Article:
We have two panic-buttons. The first is Invisibility. This is an aggro fade. It takes a few seconds to fully drop your threat to safe levels. If you realize your peril early enough, it can and will save your life. Then, when the mob leaves you alone and wanders (hopefully) back to the tank, you can simply click off the Invisibility debuff and resume your death-dealing.

The second is Ice Block. This isn't so much a threat dump as it is a threat interrupt. It will keep you alive when death is imminent, but just know that when it fades, or when you click the Ice Block off, thinking you are safe, your threat has not gone down, and the mob may very well return to you. Unfortunately, the mob may also simply move on to whoever is next on the threat list, be it another DPS or the healer. When you Ice Block, you save yourself, but often set the mob loose on somebody else. It's a handy panic button, but best only used as a last resort.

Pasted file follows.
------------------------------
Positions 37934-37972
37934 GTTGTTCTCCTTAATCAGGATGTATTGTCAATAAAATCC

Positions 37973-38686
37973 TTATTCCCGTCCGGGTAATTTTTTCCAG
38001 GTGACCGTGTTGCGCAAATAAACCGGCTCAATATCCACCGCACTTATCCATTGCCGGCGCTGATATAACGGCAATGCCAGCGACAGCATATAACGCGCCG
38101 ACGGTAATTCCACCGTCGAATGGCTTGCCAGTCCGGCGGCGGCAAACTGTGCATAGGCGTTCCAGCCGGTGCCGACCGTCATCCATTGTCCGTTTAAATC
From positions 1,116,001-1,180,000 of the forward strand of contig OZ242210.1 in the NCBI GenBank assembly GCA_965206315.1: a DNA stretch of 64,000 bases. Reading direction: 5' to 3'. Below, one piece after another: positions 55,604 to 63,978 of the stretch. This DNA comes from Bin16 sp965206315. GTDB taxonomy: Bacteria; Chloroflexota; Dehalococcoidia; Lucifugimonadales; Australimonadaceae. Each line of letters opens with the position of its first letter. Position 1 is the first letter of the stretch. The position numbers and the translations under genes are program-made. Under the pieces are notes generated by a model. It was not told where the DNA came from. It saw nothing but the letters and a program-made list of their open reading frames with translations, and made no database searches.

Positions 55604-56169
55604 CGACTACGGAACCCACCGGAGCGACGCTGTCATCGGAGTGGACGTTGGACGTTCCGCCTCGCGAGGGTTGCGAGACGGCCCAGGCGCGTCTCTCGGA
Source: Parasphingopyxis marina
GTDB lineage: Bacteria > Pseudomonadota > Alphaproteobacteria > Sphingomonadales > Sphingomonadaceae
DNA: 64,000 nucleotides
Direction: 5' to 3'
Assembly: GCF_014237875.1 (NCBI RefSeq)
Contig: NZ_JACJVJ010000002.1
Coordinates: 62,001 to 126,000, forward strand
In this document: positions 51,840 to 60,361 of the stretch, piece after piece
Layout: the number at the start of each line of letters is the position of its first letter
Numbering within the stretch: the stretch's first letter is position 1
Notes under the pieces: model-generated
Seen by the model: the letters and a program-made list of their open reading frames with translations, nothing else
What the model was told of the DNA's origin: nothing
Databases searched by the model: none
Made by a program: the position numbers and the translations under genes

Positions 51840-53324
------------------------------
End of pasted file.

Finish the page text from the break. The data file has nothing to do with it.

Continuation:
If both are on cooldown, you still have options. First and foremost, stop generating threat. That means stop casting. Second, don't run away. The mob will catch you. In order to stay alive, you need the tank to pick your new admirer back up. Run toward the tank. That way he can notice your plight and save you from yourself.

A lot of mages like to use a thrid panic button, but this is often a mistake. Which brings us to our next issue...

3. Using Frost Nova at the wrong times

The problem:

As mages, we have a handy escape mechanism that we like to use when soloing: Frost Nova, then Blink. This gets us some distance and keeps the mob's pointy parts away from our pasty mage skin. Unfortunately, this is generally a bad idea in groups. Oh, it can still keep us alive. But only us. See, the problem with Frost Nova is that it freezes a mob, and sometimes multiple mobs, in place. These mobs then turn to whoever happens to be standing within range and begins attacking them. Threat doesn't matter. The tank can't pick those mobs back up until your nova breaks because the mobs can't move, and those mobs will simply turn on whoever's closest. That often means the healer... who is probably too busy keeping the tank alive to notice he's being smacked around until it becomes too late.